Precipitated withdrawal symptoms are typically more severe than natural withdrawal symptoms.[3]

Experts say these episodes, while often mild, can be life-threatening in the most severe cases, especially if symptoms like nausea and diarrhea lead to dehydration.[4]

Extremely unpleasant withdrawal can also be a trigger for illicit drug use to relieve these symptoms. Returning to drug use can increase the risk of overdose, as drug tolerance dips.[5] A dose that seems safe could be too much for a healing body to handle.

If you recently used an opioid and want to quit and take Suboxone for your opioid use disorder (OUD), talk to your doctor about how long you should wait before taking your Suboxone dose. You should already be in opioid withdrawal before you take it.

If you experience signs of precipitated withdrawal, contact your doctor immediately. Explain what happened and how you’re feeling. If you can’t reach your doctor, visit an urgent care clinic or hospital instead.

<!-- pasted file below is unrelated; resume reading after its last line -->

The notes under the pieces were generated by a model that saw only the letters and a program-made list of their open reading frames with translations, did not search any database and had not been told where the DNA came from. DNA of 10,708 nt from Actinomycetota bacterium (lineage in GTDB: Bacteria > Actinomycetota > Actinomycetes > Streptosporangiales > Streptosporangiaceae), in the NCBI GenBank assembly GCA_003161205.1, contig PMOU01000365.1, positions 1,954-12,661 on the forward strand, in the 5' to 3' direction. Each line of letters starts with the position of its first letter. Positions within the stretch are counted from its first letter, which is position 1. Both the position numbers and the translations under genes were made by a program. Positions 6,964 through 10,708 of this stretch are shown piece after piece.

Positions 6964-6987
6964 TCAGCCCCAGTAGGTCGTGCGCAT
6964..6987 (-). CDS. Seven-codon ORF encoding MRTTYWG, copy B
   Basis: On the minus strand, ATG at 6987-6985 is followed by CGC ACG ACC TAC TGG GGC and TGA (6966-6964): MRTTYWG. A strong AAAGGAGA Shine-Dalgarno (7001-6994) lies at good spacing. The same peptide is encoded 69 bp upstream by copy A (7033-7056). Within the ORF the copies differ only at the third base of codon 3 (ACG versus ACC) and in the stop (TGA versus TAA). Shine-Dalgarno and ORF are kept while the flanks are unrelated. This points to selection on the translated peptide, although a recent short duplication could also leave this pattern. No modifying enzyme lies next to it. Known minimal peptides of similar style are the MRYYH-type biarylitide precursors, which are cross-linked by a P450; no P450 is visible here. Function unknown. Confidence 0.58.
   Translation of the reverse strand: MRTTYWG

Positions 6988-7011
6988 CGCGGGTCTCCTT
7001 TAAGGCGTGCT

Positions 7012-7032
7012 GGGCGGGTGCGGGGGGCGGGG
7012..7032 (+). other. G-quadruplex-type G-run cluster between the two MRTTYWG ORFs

Opioid Overdose 

Suboxone binds more strongly to receptors in the brain than full opioids, even though it is less potent. This means that if you take a full opioid like oxycodone after already having Suboxone in your system, you probably won’t get much of the effect of the full opioid, including the “high” or euphoric feelings that opioids produce. 

This ability to block other opioids is a protective effect of Suboxone. Some people who relapse while taking Suboxone may misuse high doses of heroin or opioid painkillers in an attempt to overcome these protective effects. And at high doses, especially in combination with buprenorphine, this can lead to an opioid overdose.

An opioid overdose causes the following symptoms:[6]

  • Constricted pupils, even in dim light
  • Loss of consciousness
  • Shallow or slow breathing
  • Choking or gurgling sounds
  • Pale or blue-tinged skin

If someone is overdosing, follow these steps:[7]

  • Call 911 immediately. Stay on the phone and follow instructions until help arrives.
  • Administer naloxone per the package instructions.
  • Try to keep the person awake and breathing.